unless you go out and never resupply, catch all your own wild food, etc, every hike is supported, how much is the difference.

The speed records use unlimited support in order to set..speed records. Hiking 45-55 mile per day in mountainous terrain, all weather conditions, for 17 hrs per day (she started around 5 am and hiked till about 10 pm every night) is still pretty darn impressive. What she proved was that the tortoise beats the hare. She had people hiking with her often for long stretches, sometimes carrying her snacks and water, or even guiding her. These things dont diminish her accomplishment. Anyone that thinks they can do better should put up, or shut up.

Art ...
(asandh) - F
Re: Re: It is what it is... on 08/03/2011 16:33:53 MDT Print View

"" I just don't care about silly "records." At the end of the day, I don't care whether somebody hiked 2 or 20 or 200 miles. All I care about is the happiness that it brought them as an individual. ""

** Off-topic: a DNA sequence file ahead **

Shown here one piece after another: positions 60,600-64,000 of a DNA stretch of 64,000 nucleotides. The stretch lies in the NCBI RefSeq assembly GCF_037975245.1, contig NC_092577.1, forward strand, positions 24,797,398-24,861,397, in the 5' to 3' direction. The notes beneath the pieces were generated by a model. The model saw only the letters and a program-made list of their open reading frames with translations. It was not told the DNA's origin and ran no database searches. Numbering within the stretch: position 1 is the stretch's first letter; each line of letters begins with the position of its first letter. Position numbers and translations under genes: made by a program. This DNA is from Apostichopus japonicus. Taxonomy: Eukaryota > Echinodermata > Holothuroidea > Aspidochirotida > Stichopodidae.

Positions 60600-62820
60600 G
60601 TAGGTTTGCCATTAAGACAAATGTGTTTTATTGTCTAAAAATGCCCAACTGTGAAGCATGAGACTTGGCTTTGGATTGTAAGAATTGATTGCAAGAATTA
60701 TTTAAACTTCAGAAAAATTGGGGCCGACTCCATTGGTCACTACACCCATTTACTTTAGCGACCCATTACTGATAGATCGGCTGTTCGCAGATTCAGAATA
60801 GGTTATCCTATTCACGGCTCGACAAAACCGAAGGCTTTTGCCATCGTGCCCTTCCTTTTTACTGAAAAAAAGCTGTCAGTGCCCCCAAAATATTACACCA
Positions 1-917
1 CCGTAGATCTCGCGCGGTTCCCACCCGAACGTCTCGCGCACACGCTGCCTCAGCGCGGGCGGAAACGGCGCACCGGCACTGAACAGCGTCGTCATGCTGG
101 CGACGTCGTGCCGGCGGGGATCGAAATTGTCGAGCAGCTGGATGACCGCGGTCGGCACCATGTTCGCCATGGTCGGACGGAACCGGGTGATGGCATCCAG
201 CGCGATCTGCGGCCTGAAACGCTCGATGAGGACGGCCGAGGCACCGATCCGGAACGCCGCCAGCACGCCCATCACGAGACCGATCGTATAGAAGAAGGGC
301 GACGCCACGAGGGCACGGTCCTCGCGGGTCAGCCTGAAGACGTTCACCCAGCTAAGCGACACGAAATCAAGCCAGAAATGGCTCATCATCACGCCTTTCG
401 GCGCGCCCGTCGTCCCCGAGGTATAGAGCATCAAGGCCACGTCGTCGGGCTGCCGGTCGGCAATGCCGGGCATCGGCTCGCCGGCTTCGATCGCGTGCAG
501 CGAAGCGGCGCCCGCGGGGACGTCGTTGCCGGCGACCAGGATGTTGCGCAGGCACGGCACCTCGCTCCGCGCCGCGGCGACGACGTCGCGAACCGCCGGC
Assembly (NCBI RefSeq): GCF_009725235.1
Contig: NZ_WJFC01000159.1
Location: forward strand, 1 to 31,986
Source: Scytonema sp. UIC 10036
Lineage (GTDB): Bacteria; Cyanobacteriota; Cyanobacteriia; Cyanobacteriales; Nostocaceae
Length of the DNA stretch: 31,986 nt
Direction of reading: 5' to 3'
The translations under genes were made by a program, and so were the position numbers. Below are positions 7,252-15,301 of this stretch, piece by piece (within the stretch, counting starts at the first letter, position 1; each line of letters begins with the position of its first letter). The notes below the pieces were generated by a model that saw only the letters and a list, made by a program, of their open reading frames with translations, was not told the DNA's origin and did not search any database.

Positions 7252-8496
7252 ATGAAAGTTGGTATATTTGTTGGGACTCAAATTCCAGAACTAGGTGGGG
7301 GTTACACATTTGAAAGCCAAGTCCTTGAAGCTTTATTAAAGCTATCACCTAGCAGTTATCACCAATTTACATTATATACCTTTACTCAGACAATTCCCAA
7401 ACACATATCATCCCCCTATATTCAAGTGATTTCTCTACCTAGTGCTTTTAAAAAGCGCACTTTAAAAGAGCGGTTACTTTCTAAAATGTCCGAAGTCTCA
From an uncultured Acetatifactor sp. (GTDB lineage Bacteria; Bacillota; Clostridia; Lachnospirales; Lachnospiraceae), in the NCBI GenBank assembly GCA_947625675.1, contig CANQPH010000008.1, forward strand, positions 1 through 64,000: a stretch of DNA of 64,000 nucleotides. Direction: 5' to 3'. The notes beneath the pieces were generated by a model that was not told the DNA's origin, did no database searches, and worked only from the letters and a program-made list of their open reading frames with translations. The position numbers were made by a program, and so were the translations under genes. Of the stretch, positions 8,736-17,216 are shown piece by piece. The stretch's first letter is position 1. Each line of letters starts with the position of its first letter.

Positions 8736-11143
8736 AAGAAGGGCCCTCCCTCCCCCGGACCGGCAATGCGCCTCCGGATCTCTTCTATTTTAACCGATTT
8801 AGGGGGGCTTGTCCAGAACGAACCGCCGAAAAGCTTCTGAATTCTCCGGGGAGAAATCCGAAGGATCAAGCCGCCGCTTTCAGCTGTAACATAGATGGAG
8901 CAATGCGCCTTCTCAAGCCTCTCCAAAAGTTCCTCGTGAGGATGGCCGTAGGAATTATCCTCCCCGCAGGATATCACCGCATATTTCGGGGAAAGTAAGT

Do you not care about Silly records, or All records ?
Human civilization was built by those seeking records (in one form or another).
From the Olympics, to Skurka's quests, to pro football, to Apple's iPhone, to the pioneers heading West, to the girl who was the first person in her family to go to college.
Its all about records and firsts.
I hope we just have a semantics difference ... but its also Not about happiness, its about accomplishment.

Matt Mioduszewski
(water-) - F

Locale: pacific nw
got it on 08/03/2011 16:40:17 MDT Print View

unless you have praise, admiration, and only glowing opinion of her accomplishment, you ought not voice an opinion at all.

happiness with experience is all that matters. I personally don't find it as engaging nor can I relate to her accomplishment in the sense that it is not congruent with my culturally-shared experience of being on the AT. But you won't hear me saying that it didn't take a will of steel, training, stamina, and mental perseverance to accomplish. it is one heck of a feat! But, for me, for my opinion, it seems somewhat removed from the character of the appalachian trail. That is all. My opinion.